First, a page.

Global Economy Watch

Each month PwC's Macroeconomics team presents the Global Economy Watch, a short publication that looks at the trends and issues that are affecting the global economy and details our latest economic projections for the leading economies of the world.

How does uncertainty impact economic activity?

Since the financial crisis, uncertainty has been a theme that has kept most businesses busy. CEOs have responded in different ways; from buying insurance such as cyber insurance to mitigate the costs of a potential cyber attack, to stress testing their operations and finances under alternative economic scenarios.

Statistics that measure the levels of uncertainty in an economy corroborate these views. For example, the Economic Uncertainty Index (EPU), which tracks policy-related uncertainty, peaked at an all-time high at the beginning of this year, at a level which was significantly higher compared to the financial crisis in 2008. Similarly, Figure 4 shows that the variation in forecasts of UK economic growth has been gradually increasing over time, making it increasingly difficult for businesses there to plan ahead with confidence. Given the recent UK election result and subsequent hung parliament, UK-based businesses will also have to deal with additional political uncertainty as this situation develops.

In this edition, we have therefore looked in more detail at the ramifications of uncertainty for economic growth. Over time, we find that uncertainty has a negative impact on three particular areas:

• Consumers, who usually cut back on spending and save more;

• Businesses, which usually cut back on production, investment and employee compensation; and

• Financial markets, which are typically more volatile with higher risk premia.

One factor that seems more predictable, however, at least in the short term, is US monetary policy. This month the Federal Reserve is expected to hike its policy rate again, continuing its very gradual unwinding of post-crisis monetary loosening.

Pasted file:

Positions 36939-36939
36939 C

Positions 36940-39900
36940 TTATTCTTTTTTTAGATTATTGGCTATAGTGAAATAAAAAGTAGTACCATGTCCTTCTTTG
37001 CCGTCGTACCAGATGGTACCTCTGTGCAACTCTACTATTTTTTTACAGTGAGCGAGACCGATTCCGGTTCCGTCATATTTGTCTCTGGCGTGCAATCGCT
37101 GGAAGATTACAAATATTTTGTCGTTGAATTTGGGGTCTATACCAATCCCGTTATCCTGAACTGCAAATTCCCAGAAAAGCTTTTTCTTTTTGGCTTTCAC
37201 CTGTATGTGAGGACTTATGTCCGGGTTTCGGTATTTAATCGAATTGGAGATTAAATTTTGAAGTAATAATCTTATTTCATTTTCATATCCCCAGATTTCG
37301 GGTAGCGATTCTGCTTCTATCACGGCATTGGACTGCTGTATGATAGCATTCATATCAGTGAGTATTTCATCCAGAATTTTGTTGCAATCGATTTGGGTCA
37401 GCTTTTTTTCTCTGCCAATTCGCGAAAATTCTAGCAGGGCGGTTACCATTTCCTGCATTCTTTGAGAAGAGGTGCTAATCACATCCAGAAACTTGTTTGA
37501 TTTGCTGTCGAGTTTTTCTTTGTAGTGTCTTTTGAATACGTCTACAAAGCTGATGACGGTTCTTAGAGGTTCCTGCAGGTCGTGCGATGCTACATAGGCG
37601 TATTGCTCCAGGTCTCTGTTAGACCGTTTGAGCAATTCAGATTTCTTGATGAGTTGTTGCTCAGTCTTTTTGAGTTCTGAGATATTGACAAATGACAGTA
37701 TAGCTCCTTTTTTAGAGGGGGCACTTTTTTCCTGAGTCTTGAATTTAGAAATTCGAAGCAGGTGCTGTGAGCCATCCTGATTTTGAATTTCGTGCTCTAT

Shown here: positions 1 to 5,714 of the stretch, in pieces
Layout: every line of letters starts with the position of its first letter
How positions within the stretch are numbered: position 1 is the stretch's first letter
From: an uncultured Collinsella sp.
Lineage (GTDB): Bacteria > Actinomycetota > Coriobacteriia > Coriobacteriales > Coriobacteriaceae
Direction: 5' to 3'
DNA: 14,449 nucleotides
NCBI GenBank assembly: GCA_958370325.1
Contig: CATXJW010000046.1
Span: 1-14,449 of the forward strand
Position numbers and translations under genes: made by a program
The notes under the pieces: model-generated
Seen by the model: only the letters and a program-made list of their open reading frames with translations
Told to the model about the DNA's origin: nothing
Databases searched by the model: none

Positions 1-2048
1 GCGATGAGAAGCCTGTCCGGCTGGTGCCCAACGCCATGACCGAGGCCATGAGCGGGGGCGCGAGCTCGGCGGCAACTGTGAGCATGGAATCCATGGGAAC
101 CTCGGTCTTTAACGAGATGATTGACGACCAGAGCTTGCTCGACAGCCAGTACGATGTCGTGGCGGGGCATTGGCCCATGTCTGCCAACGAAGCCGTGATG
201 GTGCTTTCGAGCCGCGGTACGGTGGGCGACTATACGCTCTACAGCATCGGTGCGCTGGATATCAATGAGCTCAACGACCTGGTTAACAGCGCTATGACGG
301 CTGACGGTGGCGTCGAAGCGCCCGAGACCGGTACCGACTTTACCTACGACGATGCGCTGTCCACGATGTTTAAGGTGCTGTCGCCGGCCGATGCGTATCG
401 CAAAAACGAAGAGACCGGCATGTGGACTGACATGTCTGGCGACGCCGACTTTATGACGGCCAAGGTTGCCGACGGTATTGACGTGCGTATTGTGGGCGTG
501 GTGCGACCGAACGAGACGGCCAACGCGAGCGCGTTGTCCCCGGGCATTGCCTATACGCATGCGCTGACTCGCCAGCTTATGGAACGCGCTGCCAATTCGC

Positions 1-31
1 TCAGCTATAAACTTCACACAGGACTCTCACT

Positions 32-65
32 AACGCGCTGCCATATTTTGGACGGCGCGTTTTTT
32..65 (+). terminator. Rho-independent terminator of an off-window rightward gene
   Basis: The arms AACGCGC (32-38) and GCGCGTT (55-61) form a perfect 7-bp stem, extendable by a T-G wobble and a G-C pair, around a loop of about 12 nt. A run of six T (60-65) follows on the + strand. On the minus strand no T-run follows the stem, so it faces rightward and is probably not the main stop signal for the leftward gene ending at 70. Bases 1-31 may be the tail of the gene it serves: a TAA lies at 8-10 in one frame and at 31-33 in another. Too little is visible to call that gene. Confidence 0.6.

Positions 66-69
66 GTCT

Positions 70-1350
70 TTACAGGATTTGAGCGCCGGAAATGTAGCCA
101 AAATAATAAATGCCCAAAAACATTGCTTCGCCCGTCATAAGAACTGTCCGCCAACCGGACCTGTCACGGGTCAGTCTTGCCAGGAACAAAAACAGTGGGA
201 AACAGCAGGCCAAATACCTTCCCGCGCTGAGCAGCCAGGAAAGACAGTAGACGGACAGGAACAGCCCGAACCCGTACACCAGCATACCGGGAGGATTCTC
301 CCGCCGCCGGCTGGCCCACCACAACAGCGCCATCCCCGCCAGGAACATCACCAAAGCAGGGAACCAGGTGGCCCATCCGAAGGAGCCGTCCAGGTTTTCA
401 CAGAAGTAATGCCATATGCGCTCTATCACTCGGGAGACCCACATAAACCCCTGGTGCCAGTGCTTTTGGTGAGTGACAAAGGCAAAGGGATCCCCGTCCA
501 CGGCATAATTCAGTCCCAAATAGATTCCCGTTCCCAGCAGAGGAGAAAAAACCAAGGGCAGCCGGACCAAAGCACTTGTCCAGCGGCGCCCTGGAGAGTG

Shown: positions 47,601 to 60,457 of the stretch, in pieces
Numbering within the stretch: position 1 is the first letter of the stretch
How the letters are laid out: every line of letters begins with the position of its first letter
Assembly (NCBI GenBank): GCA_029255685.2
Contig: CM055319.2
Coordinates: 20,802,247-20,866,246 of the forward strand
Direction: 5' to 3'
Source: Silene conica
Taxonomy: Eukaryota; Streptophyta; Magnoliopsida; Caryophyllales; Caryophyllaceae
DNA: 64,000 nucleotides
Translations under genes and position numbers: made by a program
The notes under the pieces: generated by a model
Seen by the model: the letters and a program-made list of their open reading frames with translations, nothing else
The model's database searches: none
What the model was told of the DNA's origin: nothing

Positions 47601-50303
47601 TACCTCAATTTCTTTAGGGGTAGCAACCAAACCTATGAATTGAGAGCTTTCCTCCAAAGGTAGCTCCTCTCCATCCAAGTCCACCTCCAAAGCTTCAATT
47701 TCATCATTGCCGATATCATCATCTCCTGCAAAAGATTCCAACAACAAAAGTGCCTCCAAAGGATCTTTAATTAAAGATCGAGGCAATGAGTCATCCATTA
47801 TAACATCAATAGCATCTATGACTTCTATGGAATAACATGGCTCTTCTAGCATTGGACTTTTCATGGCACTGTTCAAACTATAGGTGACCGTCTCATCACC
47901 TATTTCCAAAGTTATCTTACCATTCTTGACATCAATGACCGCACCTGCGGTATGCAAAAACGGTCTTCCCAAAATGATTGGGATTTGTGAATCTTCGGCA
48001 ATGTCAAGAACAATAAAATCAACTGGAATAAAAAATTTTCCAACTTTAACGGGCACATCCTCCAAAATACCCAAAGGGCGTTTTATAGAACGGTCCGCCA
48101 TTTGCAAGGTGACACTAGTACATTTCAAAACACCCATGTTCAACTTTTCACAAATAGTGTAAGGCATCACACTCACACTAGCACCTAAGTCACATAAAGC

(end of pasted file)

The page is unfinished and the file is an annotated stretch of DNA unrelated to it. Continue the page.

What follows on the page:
A key factor underpinning the pace of future US rate rises will be the development of the labour market and wage growth. We have therefore taken a closer look at the state of the US jobs market and find that, if current trends continue, then the so-called U-6 rate (which includes discouraged workers as well as those who are working part-time for economic reasons) could hit its pre-crisis rate at the start of 2018.

Looking beyond the US, a hung parliament in the UK may have important implications for Brexit negotiations. More generally, this could be an added source of uncertainty for UK-based businesses, so we will be monitoring developments there closely.

How does uncertainty impact economic activity?


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A turnround for the G7?

A turnaround for the G7? This month’s GEW explores the reasons behind the recent uptick in economic activity of the G7 economies and analyses whether this trend will continue in the future. It highlights the importance of productivity growth for long-term growth and discusses how to revive productivity in the G7. It also discusses the business implications of a more protectionist US, in light of President Trump’s campaign pledges for a border tax and tariffs.





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Barret Kupelian
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